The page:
National Archives flags founding American documents online with ‘Harmful Language’ trigger warnings

The digital versions of the Constitution and the Declaration of Independence have gotten a bit of a makeover in the National Archives’ online catalog with a new trigger warning appearing above documents indicating there may be “potentially harmful language” contained within the founding documents.

The National Archives and Records Administration (NARA) has slapped a banner above the Constitution that reads: “Harmful Language Alert: see NARA’s Statement on Potentially Harmful Language.” Below the banner is the image of the first page of the well-aged document which has made a name for itself as the “world’s longest surviving written charter of government.”

The same banner can also be found on the Bill of Rights, which includes the first 10 amendments to the Constitution, as well as the Declaration of Independence. However, there is no indication as to what specific parts of any of the three documents prompted the warnings to be applied.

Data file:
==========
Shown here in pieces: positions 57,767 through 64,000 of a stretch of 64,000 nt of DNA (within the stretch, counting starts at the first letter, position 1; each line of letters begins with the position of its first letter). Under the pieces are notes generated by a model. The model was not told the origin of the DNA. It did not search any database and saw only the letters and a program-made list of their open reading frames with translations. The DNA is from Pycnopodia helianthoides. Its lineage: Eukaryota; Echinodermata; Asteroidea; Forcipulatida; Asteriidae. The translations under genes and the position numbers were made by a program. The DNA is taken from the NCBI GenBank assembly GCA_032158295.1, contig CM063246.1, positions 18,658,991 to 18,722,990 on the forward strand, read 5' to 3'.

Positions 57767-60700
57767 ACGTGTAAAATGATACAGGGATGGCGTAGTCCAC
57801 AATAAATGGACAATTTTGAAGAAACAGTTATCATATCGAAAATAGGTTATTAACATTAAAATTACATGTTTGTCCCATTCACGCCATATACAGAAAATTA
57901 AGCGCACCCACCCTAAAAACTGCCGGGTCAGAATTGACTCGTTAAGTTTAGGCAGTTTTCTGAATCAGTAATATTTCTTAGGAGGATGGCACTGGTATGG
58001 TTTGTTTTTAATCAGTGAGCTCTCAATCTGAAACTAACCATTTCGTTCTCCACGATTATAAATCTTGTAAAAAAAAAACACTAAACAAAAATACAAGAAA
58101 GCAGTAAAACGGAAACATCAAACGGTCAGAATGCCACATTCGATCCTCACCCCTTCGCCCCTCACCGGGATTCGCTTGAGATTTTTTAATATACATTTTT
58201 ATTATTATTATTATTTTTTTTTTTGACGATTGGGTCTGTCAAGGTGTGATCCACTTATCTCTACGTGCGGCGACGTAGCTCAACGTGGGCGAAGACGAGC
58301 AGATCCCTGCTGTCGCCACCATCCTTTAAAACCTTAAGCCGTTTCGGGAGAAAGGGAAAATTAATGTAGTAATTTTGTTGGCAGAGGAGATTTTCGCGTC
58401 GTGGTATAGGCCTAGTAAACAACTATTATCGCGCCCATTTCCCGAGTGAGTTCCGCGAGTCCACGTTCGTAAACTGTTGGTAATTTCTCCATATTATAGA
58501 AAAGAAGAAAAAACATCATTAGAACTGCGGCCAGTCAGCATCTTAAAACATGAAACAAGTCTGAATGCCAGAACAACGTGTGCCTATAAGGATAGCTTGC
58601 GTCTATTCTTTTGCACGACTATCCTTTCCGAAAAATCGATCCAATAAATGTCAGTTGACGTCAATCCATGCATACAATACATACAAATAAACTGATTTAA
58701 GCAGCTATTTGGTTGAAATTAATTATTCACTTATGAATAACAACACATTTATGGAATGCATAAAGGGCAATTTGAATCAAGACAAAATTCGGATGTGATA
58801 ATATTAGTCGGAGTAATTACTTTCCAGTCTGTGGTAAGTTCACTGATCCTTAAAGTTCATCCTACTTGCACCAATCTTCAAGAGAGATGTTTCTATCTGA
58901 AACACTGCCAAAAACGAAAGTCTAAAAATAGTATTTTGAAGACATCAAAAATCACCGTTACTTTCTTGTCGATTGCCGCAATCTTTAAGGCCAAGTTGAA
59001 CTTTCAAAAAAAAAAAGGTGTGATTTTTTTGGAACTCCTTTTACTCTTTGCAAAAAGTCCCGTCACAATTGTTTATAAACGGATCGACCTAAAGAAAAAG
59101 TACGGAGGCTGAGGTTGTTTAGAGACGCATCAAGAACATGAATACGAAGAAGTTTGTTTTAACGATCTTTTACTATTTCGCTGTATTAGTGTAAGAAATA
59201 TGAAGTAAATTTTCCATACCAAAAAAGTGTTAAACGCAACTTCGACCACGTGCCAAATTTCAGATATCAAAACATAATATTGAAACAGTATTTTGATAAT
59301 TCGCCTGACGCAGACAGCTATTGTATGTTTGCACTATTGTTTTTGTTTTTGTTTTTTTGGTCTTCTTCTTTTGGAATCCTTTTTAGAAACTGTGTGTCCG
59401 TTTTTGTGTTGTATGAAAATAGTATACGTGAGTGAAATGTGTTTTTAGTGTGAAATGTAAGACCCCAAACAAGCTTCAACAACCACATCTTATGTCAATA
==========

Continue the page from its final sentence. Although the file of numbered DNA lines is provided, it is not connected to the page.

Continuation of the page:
One social media user suggested that perhaps the Second Amendment was the triggering issue since it guarantees that the right to bear arms “shall not be infringed.”

Though the warning was applied quietly, apparently after the release of a 105-page “task force on racism” report that was commissioned after George Floyd’s death last year, the banners have received intense backlash.

The NARA statement explains that the labels are applied to “harmful or difficult” content which could:

*reflect racist, sexist, ableist, misogynistic/misogynoir, and xenophobic opinions and attitudes;

*be discriminatory towards or exclude diverse views on sexuality, gender, religion, and more;

*include graphic content of historical events such as violent death, medical procedures, crime, wars/terrorist acts, natural disasters and more;

*demonstrate bias and exclusion in institutional collecting and digitization policies.

 

The statement explains that while NARAs mission is to preserve documents, it “will seek to balance the preservation of this history with sensitivity to how these materials are presented to and perceived by users.”

They further explain that the warnings are part of an “institutional commitment to diversity, equity, inclusion, and accessibility.”

Some people provided suggested solutions to counter the woke narrative being spewed by an organization that formerly focused solely on the preservation and archival of documents.

The task force has also deemed the Rotunda in Congress racists and claimed that it reeks of “structural racism.”

Ashley Hill

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